Ethically questionable — but that’s just hard-as-nails business-as-usual, right? Wrong. Welcome to the 21st Century:

Profit through economic harm to others results in what I’ve termed “thin value.” Thin value is an economic illusion: profit that is economically meaningless, because it leaves others worse off, or, at best, no one better off. When you have to spend an extra 30 seconds for no reason, mobile operators win — but you lose time, money, and productivity. Mobile networks’ marginal profits are simply counterbalanced by your marginal losses. That marginal profit doesn’t reflect, often, the creation of authentic, meaningful value.

Thin value is what the zombieconomy creates. The healthcare industry profits, but Americans get bad healthcare. Automakers fought tooth and nail against making sustainably powered cars. Manufacturers of all stripes stay mum about environmental costs. Clothing companies can’t break up with sweatshop labour. The clearest example of thin value, is, of course, banks: they invested our national wealth in assets that turned out to be literally worthless.

The essential challenge for 21st Century businesses — and economies — is learning to create thick value. We’re seeing the endgame of a global economy built to create thin value: collapse. Why? Simple: thin value is a mirage — and like all mirages, it ultimately evaporates. In the 21st Century, we’ve got to reconceive value creation.

Constructive Capitalists are disrupting their rivals by creating thicker value. Thick value is sustainable, meaningful value — and a new generation of radical innovators is wielding it like a strategic superweapon. Wal-Mart is learning to create thick value: it is turning into one of the 21st Century’s great Constructive Capitalists. Apple’s challenge, as I’ve recently demonstrated, is learning to create a thicker kind of value: creating a better iPod that’s worth the ~ premium producing it ethically might cost.

Here’s a deeper discussion of the economics of thin and thick value, for those who are interested.

For now, ask yourself: how thick is the value you’re creating? Are your profits, like mobile operators, built on hidden costs, surcharges, and monopoly power — or on awesome stuff that makes people meaningfully better off?

For those whose answer is the former — there’s a Constructive Capitalist out there somewhere, and your business is directly in their cross hairs.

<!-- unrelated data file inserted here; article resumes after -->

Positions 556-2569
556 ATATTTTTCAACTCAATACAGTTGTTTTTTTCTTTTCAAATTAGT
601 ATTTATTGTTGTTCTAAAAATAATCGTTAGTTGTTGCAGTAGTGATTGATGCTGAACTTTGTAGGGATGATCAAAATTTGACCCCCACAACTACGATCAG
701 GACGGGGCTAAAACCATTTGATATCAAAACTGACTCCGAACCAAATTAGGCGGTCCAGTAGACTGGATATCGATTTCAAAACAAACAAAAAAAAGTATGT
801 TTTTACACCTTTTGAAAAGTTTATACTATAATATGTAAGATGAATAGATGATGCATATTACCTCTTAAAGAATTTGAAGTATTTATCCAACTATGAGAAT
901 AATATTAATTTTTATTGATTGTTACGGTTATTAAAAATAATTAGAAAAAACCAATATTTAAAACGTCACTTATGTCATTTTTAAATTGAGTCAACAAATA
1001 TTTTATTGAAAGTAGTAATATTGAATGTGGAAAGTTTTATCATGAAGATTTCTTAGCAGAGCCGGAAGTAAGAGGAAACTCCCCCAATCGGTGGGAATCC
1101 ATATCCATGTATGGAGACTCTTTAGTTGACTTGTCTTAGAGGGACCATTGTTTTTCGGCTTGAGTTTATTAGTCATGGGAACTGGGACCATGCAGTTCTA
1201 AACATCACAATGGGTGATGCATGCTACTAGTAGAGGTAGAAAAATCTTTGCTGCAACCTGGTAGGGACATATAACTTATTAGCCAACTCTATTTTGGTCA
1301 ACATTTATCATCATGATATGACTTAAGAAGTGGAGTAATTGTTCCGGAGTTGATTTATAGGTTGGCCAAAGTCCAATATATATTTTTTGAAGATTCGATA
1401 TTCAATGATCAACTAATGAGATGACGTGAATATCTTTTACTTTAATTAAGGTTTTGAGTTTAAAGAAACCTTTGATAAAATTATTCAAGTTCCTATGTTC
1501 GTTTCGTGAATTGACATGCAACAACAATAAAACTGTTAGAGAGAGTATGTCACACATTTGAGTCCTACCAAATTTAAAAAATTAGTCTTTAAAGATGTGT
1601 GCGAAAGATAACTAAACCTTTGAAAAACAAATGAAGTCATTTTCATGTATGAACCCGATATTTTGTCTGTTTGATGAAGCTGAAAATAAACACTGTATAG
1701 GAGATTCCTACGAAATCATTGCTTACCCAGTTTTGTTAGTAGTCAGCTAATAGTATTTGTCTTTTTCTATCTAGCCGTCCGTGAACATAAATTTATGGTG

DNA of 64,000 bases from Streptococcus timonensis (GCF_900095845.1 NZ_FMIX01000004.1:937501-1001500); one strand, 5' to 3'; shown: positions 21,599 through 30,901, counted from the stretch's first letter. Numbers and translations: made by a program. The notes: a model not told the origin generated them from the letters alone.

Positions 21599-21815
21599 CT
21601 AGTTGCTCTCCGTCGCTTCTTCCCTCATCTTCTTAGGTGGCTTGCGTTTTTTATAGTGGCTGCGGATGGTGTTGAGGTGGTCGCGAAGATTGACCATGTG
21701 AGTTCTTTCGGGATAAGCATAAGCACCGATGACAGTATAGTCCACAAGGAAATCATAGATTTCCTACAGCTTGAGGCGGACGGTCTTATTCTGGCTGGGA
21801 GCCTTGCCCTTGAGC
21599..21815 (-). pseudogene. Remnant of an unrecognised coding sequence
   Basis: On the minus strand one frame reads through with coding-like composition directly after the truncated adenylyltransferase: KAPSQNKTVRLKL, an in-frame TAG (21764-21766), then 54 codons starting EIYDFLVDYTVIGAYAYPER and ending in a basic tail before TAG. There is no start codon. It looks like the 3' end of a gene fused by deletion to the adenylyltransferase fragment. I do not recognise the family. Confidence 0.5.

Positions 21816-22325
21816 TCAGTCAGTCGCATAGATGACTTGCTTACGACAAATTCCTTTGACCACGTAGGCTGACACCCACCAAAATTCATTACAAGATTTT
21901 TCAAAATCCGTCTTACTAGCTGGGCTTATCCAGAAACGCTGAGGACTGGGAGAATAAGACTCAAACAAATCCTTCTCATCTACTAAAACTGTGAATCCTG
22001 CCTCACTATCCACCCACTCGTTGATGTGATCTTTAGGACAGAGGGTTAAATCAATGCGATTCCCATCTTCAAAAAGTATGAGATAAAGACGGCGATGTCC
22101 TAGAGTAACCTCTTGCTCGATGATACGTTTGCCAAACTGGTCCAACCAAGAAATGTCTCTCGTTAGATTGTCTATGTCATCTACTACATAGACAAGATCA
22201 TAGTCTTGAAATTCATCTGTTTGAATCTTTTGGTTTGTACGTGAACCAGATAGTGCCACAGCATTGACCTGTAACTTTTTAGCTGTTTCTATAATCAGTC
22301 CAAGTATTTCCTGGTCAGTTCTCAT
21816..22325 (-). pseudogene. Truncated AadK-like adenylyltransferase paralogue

Fire away in with questions, criticism, or comments.

Finance News

Ambrilia to file for bankruptcy as cash dries up

July 31st, 2009

Reuters – OTTAWA (Reuters) – Cash-strapped Canadian biotech company Ambrilia Biopharma Inc said it will file for bankruptcy in a Quebec court on Friday because it has insufficient funds to meet current obligations.

Finance News

Economy on the mend after tumble in May: experts

July 31st, 2009

The Canadian Press –
OTTAWA – Experts say the Canadian economy is likely on the mend after a bad tumble in May.

Finance News

Metro warehouse workers in Quebec City end strike after ratifying new contract

July 31st, 2009

The Canadian Press –
MONTREAL – Metro Inc. (TSX:MRU.A) has signed an eight-year deal with striking Quebec City grocery warehouse employees.

Finance News

TSX gains one percent at midday in broad rally

July 31st, 2009

Reuters – TORONTO (Reuters) – Toronto’s main stock index extended its rally on Friday on broad strength across most sectors, underpinned by economic recovery hopes.

Finance News

Toronto pushes upwards

July 31st, 2009

Baystreet.ca –
Toronto stocks erased early weakness and moved mildly higher by noon Friday. Strength in the mining…

Finance News

Kruger to cut production by idling Quebec paper mills for several weeks

July 31st, 2009

The Canadian Press –
MONTREAL – Privately owned paper company Kruger Inc. announced Friday it will temporarily cut production at its Quebec paper mills by idling several operations for up to three weeks this summer.

Finance News

Toronto stock market strengthens as gold, energy prices move ahead

July 31st, 2009

The Canadian Press –
TORONTO – The Toronto stock market moved ahead Friday near midday as higher gold and crude oil prices outshone and a drop in Canada’s GDP.

Finance News